From The New York Times Magazine
February is a good month in which to make friends with the birds of a great city. It is often deemed the dullest page in the bright almanac of birds. For all of nature February is the last, not the second, month of the year. It is the hour before the dawn when, it is customary to say, nothing of interest happens. Practically no birds arrive in February on their Spring migrations, and almost none of the Winter visitants depart.
Yet where others have long despised to look, be sure that there is at least a grain of gold undiscovered, and sometimes a whole lode. The spirit of discovery, true scientific discovery, is, after all, not concerned with the rare, but with the tremendous importance of the usual. A skylark on your penthouse potted pine would be a sensational accident, but it would be nothing else. A city pigeon’s strutting on your office window sill is, for all that is already known about pigeons, still the more significant event.
The biology of the pigeon, his marvelous adaptability, his intelligence, the fascination of his Mendelian strains, bred, interbred, and bred out again to the normal – these in the end surpass any meaning that a skylark would have if he chanted some morning at your window. For, after all, skylarks have been tried – they were introduced around Flatbush, only to perish after a few years – and are found wanting. Wanting, that is, in nature’s prime demand, ability to survive.
The ability to survive constant association with human beings is the first prerequisite of those birds that do not merely pass through the city in Winter but make of it a more or less permanent home. Since you yourself, and all of us, largely make these conditions, it is interesting to see how they look to the birds. And this is the picture:
A jumble of peaks and canyons having nothing about them that, to bird intelligence, means a memorable landmark; a glare of lights by night, many of them swaying, all of them blinding; a powerful upward draft from all high buildings, so strong as to toss airplanes about like corks at sea; insect fare very nearly nil, and grain supply scarcely better; nesting sites rare or totally lacking for all birds that demand a tree, a shrub, or a tuft of grass; constant danger from traffic, from dislodgement of the nest, from hungry, prowling cats and rats; absence in the modern city of telegraph lines for perches; and, frequently, the definite hostility of the city authorities, who are prepared, if a bird enjoys any success at all, to blast him out of town with a fire hose, or to shoot him or poison his food or trap him.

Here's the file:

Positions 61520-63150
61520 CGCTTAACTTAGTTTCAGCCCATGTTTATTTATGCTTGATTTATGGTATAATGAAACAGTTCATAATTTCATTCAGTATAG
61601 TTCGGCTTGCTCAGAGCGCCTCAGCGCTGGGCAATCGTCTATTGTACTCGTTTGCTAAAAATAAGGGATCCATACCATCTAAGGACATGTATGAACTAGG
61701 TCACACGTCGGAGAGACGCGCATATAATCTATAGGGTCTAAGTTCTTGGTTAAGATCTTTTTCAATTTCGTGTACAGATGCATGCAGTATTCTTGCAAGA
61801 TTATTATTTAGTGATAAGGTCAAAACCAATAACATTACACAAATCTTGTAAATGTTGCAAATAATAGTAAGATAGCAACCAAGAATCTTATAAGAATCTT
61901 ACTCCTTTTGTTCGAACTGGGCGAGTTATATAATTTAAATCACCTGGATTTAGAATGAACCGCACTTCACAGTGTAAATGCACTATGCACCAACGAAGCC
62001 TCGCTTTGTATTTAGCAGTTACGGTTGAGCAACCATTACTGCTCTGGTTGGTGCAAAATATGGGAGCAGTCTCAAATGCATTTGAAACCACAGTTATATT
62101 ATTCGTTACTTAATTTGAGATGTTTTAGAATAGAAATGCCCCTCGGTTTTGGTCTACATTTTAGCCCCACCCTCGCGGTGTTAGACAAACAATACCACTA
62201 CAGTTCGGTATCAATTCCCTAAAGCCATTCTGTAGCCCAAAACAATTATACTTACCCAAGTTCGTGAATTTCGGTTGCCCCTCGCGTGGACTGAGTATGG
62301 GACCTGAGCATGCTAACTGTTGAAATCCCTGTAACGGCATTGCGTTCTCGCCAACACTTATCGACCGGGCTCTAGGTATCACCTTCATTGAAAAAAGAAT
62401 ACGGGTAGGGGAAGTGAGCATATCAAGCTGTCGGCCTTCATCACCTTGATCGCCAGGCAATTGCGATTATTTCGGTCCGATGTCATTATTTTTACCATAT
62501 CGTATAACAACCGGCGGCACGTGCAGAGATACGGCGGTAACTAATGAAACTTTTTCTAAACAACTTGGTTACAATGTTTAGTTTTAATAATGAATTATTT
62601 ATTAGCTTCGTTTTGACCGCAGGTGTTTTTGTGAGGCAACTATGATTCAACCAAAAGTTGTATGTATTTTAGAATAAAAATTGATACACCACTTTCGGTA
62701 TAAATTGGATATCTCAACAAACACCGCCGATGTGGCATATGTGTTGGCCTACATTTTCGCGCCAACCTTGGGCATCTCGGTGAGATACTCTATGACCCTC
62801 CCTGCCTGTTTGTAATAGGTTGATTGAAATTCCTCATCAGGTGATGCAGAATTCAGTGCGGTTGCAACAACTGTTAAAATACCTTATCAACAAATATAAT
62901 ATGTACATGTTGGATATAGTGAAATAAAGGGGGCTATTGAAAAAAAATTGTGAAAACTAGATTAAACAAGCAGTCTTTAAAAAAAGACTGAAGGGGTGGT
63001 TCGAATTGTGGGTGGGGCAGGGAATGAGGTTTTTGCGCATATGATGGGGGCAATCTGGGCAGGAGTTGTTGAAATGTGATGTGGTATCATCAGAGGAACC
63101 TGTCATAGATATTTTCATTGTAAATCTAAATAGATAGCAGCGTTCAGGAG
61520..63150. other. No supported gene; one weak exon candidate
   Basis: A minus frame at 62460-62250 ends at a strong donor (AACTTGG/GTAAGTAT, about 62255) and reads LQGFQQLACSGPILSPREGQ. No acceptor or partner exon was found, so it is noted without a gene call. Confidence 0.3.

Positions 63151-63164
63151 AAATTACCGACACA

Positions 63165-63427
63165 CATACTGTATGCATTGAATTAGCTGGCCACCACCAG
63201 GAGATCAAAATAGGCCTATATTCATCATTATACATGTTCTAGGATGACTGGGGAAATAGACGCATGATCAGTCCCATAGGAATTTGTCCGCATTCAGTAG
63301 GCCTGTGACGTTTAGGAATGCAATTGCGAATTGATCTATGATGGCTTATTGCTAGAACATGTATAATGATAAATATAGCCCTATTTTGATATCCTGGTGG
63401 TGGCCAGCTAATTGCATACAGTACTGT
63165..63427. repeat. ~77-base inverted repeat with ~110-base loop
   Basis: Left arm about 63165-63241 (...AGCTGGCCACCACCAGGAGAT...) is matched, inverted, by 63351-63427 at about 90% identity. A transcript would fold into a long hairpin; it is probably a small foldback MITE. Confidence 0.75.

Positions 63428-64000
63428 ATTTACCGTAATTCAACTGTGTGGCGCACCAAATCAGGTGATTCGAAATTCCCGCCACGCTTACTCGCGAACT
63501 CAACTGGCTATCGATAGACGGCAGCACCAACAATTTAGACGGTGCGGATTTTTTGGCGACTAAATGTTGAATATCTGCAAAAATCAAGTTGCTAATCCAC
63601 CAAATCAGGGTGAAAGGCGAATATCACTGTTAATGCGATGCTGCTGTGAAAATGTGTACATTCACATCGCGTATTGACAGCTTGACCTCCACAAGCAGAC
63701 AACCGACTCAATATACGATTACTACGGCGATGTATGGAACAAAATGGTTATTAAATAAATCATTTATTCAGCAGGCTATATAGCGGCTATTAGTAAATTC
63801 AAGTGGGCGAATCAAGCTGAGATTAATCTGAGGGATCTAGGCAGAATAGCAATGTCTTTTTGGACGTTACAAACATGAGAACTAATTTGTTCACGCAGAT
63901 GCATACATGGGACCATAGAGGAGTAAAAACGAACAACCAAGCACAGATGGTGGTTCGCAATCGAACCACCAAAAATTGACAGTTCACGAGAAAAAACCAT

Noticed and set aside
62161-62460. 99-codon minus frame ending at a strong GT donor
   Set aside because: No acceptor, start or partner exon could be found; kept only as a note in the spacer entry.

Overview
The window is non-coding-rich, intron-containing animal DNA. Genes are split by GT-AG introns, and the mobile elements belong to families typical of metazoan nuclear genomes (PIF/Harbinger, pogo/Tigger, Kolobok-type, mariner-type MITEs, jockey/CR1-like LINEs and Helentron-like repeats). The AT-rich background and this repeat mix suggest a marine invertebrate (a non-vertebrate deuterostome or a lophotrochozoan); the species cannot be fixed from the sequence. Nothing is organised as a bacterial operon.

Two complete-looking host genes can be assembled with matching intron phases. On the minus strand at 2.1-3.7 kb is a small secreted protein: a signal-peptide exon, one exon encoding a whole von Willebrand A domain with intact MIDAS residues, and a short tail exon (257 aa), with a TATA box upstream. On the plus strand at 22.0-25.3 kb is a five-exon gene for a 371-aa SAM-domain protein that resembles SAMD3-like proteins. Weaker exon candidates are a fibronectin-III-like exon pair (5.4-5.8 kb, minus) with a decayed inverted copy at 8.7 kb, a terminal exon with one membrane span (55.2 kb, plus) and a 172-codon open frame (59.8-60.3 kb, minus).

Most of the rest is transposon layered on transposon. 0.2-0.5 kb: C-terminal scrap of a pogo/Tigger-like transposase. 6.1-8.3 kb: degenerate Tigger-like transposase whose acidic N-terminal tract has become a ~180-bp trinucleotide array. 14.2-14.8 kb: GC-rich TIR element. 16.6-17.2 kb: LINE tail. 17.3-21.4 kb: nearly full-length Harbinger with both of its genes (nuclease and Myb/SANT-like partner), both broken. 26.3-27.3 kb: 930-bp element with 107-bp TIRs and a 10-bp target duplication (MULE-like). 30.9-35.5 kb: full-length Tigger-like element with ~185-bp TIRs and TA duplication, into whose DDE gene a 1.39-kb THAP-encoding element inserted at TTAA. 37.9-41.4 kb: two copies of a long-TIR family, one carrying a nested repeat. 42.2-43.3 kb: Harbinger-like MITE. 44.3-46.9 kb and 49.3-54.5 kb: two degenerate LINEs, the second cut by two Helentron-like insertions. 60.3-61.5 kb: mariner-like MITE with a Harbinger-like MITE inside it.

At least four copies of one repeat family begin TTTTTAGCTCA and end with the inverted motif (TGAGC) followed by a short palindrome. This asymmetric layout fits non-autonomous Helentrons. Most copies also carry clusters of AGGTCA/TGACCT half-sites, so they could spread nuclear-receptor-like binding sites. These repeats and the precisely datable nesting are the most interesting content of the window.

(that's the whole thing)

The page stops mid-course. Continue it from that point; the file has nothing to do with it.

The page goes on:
The advantages are few, but real. They include warmth and shelter in Winter, great opportunities for scavenging around refuse piles, and an absence of competition from other species.
And now begins the biological fascination of the study of city birds, a pursuit that needs no instruments nor field trips to further it, for the phenomenon of their adaptation lies all about us ready for our understanding. We grasp it so readily because it is, in many respects, identical with our experiences as social denizens of the vast human rookery we call a city.
Obviously, to begin with, those birds would succeed within these strict limits of life which were inherently adaptable and educable. They must possess some previous experience of humanity, and food habits which are close to ours, or at least not confined in a finikin way to a few forest insects or the nectar of flowers. There will have also to be a high prolificity, to cover the accident rate incident upon living where humans order all things only for their own convenience.
And, finally, these metropolitan singers will have to be possessed of many human qualities. They must be social, able to endure and enjoy crowding, able to act as a flock, to pool common interests and make concerted attacks upon local problems. They certainly need intelligence, and it is probable that they need more of a vocabulary, more power to communicate, than we find in the solitary singer in the woods.
Now when all these conditions are imposed, how many native American birds would measure up to them? Considering only the birds of the Northeastern States, there come to my mind few besides grackles, some of the swallows, crows, jay, and, in their restricted element, harbor gulls. Out of these, only our common harbor or herring gull – a cosmopolite of ports the world around – is actually a common city bird, and that of course not outside the fringe of docks and watersides.
As a scavenger of city and ocean refuse the gull is invaluable. And, it seems, to be useful to man is the best chance of survival which any animal can have. Not only is the gull protected by law in civilized communities; he has one other great survival value – his flesh is nauseous and inedible. He is not worth killing.